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Data processing

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Data capture

The Census of Agriculture and Census of Population questionnaires go their separate ways once they arrive at the Data Processing Centre in the National Capital Region. There they are sorted, electronically scanned and the data automatically captured using Intelligent Character Recognition (ICR) software, a technology that reads data from images. Any responses not recognized by the ICR process are sent to a Statistics Canada employee who views the questionnaire image and enters the correct data into the system.

Edit, follow-up and imputation

Once the data have been captured, they are loaded to an automated processing system that takes them through detailed edit, follow-up and imputation processes. The data are first subjected to many rigorous quality control and processing edits to identify and resolve problems related to inaccurate, missing or inconsistent data. Those records with problems that cannot be resolved in editing receive a telephone call from a Statistics Canada employee to clarify the missing or incomplete data. Finally, those situations that cannot be resolved through either edit or follow-up are handled by an imputation procedure that replaces each missing or inconsistent response either with a value consistent with the other data on the questionnaire or with a response obtained from a similar agricultural operation.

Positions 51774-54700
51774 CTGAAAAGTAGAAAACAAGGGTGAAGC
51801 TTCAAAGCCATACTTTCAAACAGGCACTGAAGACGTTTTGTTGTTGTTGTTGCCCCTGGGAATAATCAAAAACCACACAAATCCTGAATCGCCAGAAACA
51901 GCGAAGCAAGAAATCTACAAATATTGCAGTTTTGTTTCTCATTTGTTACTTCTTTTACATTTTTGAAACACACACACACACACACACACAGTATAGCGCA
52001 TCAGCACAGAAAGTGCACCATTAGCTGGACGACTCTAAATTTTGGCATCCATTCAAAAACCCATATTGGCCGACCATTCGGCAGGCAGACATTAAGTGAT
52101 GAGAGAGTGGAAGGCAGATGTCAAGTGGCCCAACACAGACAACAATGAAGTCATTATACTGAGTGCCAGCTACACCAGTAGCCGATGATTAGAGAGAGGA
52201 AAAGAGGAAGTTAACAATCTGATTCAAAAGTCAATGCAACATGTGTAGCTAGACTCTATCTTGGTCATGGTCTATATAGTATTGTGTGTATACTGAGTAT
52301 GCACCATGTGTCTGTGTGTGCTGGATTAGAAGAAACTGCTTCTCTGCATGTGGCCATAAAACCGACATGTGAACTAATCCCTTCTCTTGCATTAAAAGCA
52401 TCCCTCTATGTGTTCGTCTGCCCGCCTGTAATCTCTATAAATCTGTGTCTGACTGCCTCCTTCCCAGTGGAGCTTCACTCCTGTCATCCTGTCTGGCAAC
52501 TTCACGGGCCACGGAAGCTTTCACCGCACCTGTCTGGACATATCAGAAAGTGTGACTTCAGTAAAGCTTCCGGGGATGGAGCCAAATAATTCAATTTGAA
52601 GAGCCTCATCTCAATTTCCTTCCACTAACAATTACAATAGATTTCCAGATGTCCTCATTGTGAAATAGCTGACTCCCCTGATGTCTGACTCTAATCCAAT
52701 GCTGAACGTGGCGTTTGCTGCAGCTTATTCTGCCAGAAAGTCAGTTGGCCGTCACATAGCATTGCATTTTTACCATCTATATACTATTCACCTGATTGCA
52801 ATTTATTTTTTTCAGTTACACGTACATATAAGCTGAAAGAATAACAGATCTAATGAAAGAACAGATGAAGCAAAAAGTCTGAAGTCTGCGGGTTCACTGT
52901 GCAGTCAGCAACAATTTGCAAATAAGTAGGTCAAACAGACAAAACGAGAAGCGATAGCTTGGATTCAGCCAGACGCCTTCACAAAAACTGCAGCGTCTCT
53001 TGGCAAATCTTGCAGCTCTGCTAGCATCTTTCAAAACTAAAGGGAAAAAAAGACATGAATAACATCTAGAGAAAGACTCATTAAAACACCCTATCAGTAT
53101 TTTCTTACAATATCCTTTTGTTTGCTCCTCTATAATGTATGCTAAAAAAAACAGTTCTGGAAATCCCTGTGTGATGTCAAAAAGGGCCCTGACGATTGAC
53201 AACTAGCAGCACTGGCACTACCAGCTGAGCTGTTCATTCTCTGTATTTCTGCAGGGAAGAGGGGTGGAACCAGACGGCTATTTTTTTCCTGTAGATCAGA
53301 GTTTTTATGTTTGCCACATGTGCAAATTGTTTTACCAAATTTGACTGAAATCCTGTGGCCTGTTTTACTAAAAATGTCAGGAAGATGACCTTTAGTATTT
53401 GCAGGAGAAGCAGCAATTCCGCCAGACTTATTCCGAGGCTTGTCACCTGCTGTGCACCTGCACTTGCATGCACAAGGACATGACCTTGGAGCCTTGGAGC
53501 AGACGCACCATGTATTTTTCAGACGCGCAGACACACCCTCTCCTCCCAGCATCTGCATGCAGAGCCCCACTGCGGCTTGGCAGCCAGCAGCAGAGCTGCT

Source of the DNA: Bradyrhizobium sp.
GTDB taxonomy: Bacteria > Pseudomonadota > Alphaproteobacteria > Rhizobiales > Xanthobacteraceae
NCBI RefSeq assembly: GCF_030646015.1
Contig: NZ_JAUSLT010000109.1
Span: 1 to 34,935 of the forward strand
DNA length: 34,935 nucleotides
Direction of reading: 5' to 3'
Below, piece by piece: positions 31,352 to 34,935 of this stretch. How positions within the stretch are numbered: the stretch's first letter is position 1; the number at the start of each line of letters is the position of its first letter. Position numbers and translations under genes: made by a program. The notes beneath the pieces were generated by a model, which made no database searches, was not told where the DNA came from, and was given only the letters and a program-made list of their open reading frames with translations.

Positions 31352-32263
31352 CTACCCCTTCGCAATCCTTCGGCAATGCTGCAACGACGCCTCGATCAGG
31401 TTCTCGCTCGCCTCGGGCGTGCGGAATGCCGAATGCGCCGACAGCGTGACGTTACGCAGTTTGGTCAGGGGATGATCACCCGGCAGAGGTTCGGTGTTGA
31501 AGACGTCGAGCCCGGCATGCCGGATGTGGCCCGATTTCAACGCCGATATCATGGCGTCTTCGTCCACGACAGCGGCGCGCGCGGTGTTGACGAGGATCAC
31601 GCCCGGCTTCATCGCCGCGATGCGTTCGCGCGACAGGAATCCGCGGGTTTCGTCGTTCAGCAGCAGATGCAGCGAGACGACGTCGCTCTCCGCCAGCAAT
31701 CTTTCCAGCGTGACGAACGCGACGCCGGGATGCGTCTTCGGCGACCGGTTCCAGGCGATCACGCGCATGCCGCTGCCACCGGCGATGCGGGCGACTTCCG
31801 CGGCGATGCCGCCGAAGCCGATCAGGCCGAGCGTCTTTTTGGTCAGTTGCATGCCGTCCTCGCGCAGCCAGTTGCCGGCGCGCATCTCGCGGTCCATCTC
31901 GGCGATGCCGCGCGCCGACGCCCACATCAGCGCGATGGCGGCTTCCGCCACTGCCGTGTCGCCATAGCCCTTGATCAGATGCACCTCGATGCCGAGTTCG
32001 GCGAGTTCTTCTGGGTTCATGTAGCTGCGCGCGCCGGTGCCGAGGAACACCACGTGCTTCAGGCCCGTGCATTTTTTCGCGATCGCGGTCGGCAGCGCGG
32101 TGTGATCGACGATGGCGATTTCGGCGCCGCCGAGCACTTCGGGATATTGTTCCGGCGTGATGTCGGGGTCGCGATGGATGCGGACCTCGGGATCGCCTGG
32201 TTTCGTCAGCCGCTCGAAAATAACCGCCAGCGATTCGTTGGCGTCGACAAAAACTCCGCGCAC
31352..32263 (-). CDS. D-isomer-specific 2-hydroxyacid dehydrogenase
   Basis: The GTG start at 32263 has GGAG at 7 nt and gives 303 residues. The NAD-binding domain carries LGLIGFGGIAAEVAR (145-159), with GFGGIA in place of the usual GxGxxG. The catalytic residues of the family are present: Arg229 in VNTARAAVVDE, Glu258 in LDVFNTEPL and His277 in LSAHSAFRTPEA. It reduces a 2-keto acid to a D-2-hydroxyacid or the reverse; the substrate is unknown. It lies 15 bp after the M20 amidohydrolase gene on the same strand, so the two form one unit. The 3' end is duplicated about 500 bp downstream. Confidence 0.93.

Data validation

Data validation follows the edit, follow-up and imputation processes. At this stage, Statistics Canada analysts review the aggregate data at various geographic levels and examine the individual values, large and small, reported for each variable. The data are compared with previous census results, current agricultural surveys and administrative sources. Errors remaining due to coverage, misreporting, data capture or other reasons are identified and corrected. Where necessary, respondents are contacted to verify their responses. Near the end of the validation process, certification reports, containing results of the analysis and recommendations for publication, are prepared and presented to a review committee.

Data security

The security of your information is of paramount importance to Statistics Canada. Census data are stored on Statistics Canada systems that are isolated from any other network. External devices, such as telephone dial-in services that connect to Statistics Canada's systems where confidential data are stored, are not available, making it impossible to break into Statistics Canada's databases.

In addition, Statistics Canada has controlled access to its premises so that only persons with the appropriate security clearance who have taken the oath of secrecy may enter facilities housing confidential data. Any private sector employees needing entrance to these premises are escorted at all times by a Statistics Canada employee.